NSF Engineering Ethics Project NSF Engineering Ethics Project

Ethics in Engineering






 
Welcome Page

WELCOME!

 

This website presents ethics learning materials developed as part of a three-year research project sponsored by the National Science Foundation.  The project has to do with helping graduate students of all backgrounds and in all engineering disciplines learn about the basic ethical principles, rules, and obligations associated with engineering practice in the United States.

 

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Engineering Ethics 0800 is a free online course specially designed for the international graduate student in engineering.
The heart of the instruction is an online 8-hour professional development course, Engineering Ethics 0800.  This course is FREE!  You may take it as part of our research without cost or obligation. The instruction is fully web-based and allows you to complete the training at your own pace and in an environment of your choosing. To log in to the course website, click here.

 

The educational materials on this website apply to both domestic and international engineering graduate students. However, the materials have been specially designed to be sensitive to the needs of the international graduate student. Forty percent of international engineering students remain in the United States and are employed in some facet of engineering research and practice.  These international graduate students face acculturation challenges that domestic students do not encounter, making them a natural audience for focused instruction.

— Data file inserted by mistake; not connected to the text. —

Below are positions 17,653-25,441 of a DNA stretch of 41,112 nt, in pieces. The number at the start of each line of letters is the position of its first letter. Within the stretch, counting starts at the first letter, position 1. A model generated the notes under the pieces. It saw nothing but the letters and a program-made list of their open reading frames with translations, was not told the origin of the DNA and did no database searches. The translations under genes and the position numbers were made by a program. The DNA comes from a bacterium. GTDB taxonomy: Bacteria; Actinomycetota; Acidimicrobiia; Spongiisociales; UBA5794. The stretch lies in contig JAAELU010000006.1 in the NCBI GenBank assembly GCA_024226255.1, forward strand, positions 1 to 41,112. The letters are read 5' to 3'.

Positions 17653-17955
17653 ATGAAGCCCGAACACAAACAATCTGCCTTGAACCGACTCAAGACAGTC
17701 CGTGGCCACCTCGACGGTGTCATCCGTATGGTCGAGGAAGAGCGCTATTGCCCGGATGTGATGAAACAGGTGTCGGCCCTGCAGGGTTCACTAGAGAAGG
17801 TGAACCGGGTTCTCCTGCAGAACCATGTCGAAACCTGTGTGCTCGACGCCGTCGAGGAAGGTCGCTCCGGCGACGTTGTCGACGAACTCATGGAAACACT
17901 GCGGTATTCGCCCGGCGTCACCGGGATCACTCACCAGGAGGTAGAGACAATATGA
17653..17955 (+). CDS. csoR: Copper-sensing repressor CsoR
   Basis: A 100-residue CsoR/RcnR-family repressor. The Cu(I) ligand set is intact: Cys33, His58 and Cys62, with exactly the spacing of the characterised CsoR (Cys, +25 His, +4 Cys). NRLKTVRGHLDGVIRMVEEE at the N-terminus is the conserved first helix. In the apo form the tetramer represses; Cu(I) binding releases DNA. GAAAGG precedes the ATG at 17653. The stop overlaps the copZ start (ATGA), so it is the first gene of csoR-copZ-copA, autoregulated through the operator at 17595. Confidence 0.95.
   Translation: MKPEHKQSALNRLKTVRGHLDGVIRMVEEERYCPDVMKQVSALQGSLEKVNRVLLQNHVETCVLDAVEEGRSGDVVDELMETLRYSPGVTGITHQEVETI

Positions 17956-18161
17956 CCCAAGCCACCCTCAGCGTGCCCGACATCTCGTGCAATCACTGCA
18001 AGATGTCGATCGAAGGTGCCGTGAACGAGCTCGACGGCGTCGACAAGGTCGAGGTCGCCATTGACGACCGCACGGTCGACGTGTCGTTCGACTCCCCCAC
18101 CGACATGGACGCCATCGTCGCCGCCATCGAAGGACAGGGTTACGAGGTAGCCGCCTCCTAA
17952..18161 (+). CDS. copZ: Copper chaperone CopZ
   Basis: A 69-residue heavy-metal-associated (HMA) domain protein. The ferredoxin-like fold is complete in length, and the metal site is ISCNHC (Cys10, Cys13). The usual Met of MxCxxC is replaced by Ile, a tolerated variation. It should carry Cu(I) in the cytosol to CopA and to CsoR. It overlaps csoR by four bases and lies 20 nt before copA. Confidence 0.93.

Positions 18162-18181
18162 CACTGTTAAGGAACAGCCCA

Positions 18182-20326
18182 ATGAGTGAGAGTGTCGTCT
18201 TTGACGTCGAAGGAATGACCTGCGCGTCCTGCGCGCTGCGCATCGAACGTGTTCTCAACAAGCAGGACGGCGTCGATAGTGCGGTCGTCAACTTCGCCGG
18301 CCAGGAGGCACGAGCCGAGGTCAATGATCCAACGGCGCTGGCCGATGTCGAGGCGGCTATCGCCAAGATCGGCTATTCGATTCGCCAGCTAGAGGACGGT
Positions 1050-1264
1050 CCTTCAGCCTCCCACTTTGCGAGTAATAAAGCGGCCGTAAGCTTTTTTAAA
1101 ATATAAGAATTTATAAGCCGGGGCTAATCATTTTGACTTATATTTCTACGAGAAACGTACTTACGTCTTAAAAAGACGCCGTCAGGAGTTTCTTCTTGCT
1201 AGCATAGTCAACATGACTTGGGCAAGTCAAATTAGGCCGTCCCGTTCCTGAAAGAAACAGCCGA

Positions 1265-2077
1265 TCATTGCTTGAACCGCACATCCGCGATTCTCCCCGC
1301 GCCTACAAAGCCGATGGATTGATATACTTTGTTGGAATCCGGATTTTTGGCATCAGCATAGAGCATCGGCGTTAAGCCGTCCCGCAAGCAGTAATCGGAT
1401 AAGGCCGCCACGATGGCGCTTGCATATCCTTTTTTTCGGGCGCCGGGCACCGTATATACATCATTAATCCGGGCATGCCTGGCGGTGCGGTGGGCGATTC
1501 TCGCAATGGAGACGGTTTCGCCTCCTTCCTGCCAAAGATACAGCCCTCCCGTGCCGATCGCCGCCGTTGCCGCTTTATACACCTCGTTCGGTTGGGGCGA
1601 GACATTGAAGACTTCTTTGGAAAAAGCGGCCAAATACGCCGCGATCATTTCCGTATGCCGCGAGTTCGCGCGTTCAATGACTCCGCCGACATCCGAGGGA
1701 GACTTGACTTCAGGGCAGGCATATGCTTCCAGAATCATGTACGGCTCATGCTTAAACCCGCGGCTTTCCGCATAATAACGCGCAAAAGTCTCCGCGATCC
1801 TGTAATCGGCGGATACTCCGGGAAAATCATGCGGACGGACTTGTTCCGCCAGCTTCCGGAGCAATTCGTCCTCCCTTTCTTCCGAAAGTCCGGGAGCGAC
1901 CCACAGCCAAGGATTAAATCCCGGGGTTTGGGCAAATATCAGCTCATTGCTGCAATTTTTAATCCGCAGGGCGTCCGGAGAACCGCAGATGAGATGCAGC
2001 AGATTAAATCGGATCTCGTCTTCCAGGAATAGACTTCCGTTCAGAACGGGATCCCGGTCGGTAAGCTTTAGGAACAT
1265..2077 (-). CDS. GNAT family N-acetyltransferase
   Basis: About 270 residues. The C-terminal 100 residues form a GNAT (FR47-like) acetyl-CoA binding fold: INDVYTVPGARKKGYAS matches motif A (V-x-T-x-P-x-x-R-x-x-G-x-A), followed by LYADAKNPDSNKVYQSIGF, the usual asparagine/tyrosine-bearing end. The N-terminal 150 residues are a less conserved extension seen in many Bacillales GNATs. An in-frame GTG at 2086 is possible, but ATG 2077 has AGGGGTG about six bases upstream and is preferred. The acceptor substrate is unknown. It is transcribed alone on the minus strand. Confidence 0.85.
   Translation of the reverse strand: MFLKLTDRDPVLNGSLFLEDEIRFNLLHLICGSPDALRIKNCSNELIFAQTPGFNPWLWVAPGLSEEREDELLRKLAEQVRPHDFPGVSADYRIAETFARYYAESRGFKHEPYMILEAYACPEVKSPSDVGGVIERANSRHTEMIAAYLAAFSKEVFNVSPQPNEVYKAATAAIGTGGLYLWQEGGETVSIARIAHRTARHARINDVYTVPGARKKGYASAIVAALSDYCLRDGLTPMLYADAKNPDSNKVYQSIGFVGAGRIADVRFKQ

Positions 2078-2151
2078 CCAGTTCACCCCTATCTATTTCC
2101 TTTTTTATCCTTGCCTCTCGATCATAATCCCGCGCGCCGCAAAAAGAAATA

The public pages of this website (where you are now) tell about the research project, about the research team, and about the instructional modules we have designed for this course.  For those who wish to know more, we also include research publications from this project, and information about how to contact us.

Please feel free to browse the public pages, or, you may click here to proceed to the Engineering Ethics 0800 course.


NOTE: The ethics instructional materials on this website are under development by an interdisciplinary team of researchers from Texas Tech University, Baylor University, the University of Texas at Austin, and the National Institute for Engineering Ethics.  This research is supported by the National Science Foundation under Grant No. 0629344. Any opinions, findings and conclusions or recommendations expressed in this material are those of the author(s) and do not necessarily reflect the views of the National Science Foundation or the respective universities. All materials used in these modules are used with permission or pursuant to the fair use provisions of Section 107 of Title 17, the United States Copyright law. Further uses may be subject to the copyright law.  Instructional materials may be used for non-profit educational purposes if given the customary attribution and notification is sent to the director at william.d.lawson@ttu.edu. Commercial use is prohibited.

DISCLAIMER: This site may contain information regarding institutional policies, regulations and rules at Texas Tech University, Baylor University, and the University of Texas at Austin. To the extent of any conflict between the information on this website and the actual policy, regulation or rule of these institutions, the actual policy, rule or regulation governs.